Selecting coral species for reef restoration.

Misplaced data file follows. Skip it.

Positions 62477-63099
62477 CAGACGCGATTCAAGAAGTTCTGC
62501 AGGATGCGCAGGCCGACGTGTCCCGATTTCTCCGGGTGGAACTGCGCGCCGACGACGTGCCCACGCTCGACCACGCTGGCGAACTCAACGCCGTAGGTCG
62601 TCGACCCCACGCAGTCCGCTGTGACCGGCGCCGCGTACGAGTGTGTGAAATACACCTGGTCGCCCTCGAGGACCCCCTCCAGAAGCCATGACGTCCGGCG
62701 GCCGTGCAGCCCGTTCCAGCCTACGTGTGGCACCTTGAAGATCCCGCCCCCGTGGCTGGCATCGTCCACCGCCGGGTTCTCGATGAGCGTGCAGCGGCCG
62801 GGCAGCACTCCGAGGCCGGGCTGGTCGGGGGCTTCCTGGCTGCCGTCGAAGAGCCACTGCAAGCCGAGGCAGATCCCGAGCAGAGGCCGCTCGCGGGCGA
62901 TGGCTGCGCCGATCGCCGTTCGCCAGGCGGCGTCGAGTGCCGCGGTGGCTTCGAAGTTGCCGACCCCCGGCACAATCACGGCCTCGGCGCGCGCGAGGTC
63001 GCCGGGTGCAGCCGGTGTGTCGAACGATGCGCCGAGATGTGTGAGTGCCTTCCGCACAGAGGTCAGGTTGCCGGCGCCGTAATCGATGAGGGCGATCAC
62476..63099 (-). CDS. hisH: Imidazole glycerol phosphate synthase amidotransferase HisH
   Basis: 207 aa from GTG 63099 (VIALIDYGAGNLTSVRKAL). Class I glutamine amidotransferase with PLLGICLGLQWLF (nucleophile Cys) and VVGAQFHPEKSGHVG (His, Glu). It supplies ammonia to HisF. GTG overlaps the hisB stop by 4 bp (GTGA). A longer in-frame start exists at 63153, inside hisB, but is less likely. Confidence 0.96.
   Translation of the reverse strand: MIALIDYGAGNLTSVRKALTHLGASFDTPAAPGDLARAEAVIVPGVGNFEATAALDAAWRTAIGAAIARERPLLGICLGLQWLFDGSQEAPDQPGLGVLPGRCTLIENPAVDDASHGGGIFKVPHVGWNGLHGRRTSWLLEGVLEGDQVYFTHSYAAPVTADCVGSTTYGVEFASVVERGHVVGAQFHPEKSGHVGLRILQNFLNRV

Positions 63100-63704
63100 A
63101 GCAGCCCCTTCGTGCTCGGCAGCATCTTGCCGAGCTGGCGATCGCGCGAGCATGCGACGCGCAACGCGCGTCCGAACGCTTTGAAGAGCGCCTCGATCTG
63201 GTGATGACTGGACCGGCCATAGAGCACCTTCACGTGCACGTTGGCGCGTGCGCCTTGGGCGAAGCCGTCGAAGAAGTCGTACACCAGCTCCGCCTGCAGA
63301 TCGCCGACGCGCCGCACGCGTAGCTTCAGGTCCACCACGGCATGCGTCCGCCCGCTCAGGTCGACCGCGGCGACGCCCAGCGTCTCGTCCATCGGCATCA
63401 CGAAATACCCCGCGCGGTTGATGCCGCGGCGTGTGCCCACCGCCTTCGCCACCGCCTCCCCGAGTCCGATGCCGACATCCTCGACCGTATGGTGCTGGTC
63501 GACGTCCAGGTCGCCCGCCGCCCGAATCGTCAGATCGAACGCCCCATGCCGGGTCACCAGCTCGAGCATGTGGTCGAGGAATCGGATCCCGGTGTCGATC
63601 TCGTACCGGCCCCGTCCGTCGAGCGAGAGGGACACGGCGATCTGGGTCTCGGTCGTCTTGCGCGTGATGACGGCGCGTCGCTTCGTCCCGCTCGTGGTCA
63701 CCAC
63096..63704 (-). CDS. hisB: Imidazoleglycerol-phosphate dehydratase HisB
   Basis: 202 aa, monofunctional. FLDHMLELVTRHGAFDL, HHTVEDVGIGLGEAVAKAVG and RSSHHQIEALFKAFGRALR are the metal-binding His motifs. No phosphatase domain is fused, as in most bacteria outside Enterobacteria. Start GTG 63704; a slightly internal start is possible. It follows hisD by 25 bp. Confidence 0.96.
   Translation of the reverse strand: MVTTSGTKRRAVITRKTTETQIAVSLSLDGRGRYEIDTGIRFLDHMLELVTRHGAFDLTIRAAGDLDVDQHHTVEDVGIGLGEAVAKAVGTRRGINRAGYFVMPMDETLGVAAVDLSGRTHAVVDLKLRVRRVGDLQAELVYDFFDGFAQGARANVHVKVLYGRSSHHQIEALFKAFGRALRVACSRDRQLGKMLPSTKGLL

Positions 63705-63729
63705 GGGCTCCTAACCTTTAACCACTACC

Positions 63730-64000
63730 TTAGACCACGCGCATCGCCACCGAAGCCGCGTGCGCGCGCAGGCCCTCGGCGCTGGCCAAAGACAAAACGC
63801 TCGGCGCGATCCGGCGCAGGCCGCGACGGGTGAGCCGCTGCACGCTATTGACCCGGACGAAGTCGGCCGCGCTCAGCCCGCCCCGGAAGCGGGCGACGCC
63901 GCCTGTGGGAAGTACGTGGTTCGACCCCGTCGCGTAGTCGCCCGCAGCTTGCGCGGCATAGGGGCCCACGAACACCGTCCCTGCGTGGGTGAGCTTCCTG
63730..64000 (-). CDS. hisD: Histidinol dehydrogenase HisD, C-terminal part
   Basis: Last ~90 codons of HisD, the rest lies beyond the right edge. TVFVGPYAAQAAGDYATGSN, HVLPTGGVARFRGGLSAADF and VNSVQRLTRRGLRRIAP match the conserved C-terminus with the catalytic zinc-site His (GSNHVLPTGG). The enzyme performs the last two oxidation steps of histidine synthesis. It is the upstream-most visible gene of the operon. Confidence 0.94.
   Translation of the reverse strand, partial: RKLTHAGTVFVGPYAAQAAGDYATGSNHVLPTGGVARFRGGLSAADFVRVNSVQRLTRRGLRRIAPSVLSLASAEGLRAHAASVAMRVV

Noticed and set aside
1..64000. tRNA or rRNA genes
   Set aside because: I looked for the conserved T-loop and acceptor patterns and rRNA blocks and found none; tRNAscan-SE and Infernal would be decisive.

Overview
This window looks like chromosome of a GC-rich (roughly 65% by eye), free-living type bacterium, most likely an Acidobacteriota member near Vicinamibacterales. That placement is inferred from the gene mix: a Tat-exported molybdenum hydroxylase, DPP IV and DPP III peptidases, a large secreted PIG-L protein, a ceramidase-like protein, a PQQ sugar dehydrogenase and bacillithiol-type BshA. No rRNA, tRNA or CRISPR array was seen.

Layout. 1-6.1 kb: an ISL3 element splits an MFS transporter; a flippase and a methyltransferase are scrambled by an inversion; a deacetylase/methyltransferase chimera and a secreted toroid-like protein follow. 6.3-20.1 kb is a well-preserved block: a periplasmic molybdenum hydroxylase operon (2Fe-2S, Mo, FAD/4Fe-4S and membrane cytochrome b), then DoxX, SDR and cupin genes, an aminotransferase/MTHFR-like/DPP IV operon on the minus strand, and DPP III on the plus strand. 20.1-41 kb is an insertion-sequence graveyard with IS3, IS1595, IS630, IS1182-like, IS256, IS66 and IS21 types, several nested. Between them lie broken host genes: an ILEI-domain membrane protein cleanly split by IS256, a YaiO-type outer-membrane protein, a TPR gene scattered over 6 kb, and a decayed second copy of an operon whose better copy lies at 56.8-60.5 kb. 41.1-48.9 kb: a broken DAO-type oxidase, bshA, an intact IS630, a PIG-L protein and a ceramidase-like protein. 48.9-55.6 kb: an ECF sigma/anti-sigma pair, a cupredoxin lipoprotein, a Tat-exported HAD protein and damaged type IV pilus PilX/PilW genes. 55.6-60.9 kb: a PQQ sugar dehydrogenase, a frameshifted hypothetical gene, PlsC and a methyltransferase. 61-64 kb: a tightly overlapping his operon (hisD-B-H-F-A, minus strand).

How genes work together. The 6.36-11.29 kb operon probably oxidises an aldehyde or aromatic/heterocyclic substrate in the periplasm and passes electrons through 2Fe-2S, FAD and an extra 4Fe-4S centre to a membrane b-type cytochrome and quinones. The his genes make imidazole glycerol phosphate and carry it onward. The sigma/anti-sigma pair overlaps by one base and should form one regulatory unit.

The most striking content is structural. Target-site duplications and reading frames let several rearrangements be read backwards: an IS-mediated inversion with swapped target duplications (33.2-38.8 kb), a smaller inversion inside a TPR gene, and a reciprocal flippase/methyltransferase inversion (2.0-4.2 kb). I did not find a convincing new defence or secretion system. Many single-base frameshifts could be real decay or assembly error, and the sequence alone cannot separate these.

Humans have long sought to restore species but little attention has been directed at how to best select a subset of foundation species for maintaining rich assemblages that support ecosystems, like coral reefs and rainforests, which are increasingly threatened by environmental change. We propose a two-part hedging approach that selects optimized sets of species for restoration. The first part acknowledges that biodiversity supports ecosystem functions and services, and so it ensures precaution against loss by allocating an even spread of phenotypic traits. The second part maximizes species and ecosystem persistence by weighting species based on characteristics that are known to improve ecological persistence - for example abundance, species range and tolerance to environmental change. Using existing phenotypic-trait and ecological data for reef building corals, we identified sets of ecologically persistent species by examining marginal returns in occupancy of phenotypic trait space. We compared optimal sets of species with those from the world's southern-most coral reef, which naturally harbours low coral diversity, to show these occupy much of the trait space. Comparison with an existing coral restoration program indicated that current corals used for restoration only cover part of the desired trait space and programs may be improved by including species with different traits. Synthesis and applications. While there are many possible criteria for selecting species for restoration, the approach proposed here addresses the need to insure against unpredictable losses of ecosystem services by focusing on a wide range of phenotypic traits and ecological characteristics. Furthermore, the flexibility of the approach enables the functional goals of restoration to vary depending on environmental context, stakeholder values, and the spatial and temporal scales at which meaningful impacts can be achieved.

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